A Republican candidate for sheriff in Arizona on Sunday demonstrated how “skunk water” would be used on protesters during a Sunday event.
Jerry Sheridan, who is running to be Maricopa County sheriff, had about 40 people at his home to show how skunk water could be used for crowd control during protests that turn violent, The Arizona Republic reported.
Skunk water is created to smell as bad as skunk spray but is not the liquid spray itself.
The demonstration consisted of three people spraying skunk water at four volunteers, who wore shower caps and goggles, once Sheridan declared an “unlawful protest.”
"It's like foul, foul garbage that has been sitting in the sun rotting, decaying in a closed tight space and the door has been opened and that smell just comes out,” Kathryn Butler, one of the volunteers, told the newspaper. “It's really overpowering and disgusting.”
The sheriff candidate said the method could be used as an alternative to pepper spray and tear gas to address civil unrest.
If elected, Sheridan said he pictures skunk water being used if local law enforcement requests help from the sheriff’s office for crowd control if an unlawful protest or riot breaks out, according to the Arizona Republic. He added he will protect protesters as long as they stay peaceful.
"But the minute somebody throws a rock or bottle or injures an officer or someone in the crowd causes property damage, then it's no longer peaceful,” he said. "That's when I will declare an unlawful assembly and enforce the law and disperse the crowd. And if they do not disperse in the time allotted, then I will deploy the skunk water and arrest those that remain.”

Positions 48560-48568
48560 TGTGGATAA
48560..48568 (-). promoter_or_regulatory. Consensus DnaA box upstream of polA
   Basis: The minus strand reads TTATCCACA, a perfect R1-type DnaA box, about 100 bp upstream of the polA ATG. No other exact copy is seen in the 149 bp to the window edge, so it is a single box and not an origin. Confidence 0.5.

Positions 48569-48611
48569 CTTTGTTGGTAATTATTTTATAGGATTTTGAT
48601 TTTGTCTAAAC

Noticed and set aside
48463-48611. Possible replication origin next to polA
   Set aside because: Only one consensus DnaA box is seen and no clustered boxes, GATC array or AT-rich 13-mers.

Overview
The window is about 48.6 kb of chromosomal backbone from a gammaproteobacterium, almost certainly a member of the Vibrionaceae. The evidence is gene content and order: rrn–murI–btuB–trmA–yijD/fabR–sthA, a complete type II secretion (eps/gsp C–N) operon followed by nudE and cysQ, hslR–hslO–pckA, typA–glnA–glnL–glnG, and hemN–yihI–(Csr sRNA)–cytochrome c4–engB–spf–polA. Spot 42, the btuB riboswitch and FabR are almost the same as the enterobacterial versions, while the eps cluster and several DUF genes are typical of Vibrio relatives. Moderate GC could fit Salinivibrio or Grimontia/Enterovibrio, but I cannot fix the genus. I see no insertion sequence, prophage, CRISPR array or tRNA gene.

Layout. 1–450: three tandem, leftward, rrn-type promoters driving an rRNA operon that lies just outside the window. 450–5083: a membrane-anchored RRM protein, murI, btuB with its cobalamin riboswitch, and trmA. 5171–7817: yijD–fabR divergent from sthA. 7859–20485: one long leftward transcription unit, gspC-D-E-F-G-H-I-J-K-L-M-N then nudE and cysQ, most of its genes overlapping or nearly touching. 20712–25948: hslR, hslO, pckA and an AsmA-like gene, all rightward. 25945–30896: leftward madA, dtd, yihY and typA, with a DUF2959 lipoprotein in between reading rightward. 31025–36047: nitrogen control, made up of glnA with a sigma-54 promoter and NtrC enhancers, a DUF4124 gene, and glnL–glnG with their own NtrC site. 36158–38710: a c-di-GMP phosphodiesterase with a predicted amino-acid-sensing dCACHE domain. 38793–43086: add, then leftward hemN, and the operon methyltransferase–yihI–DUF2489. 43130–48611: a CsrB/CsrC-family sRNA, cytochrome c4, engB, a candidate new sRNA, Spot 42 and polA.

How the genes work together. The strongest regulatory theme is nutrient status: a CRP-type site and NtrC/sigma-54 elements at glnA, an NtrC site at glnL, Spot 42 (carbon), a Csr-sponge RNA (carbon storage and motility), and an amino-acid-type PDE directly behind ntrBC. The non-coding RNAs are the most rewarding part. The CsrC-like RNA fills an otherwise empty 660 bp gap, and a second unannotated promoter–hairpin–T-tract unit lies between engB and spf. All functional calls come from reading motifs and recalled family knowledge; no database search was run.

Sheridan is running against Democratic incumbent Maricopa County Sheriff Paul Penzone in the election.
Penzone told The Hill in a statement that the Maricopa County Sheriff's Office does not use skunk water.
"Our tactical resources are those deemed to be safest, most effective and most appropriate to mitigate threats of violence or criminal behavior," he said.
Penzone added that Sheridan's "interest in this product is solely for theatre and political attention.”
Sheridan said his wife brought up the idea after seeing Israeli authorities use skunk water online. Israeli Defense Forces first used skunk water against Palestinian protesters in the West Bank, according to HowStuffWorks.
Skunk water is reportedly “100% eco-friendly - harmless to both nature and people” but the smell can stay on skin and in the area sprayed for days, according to BBC.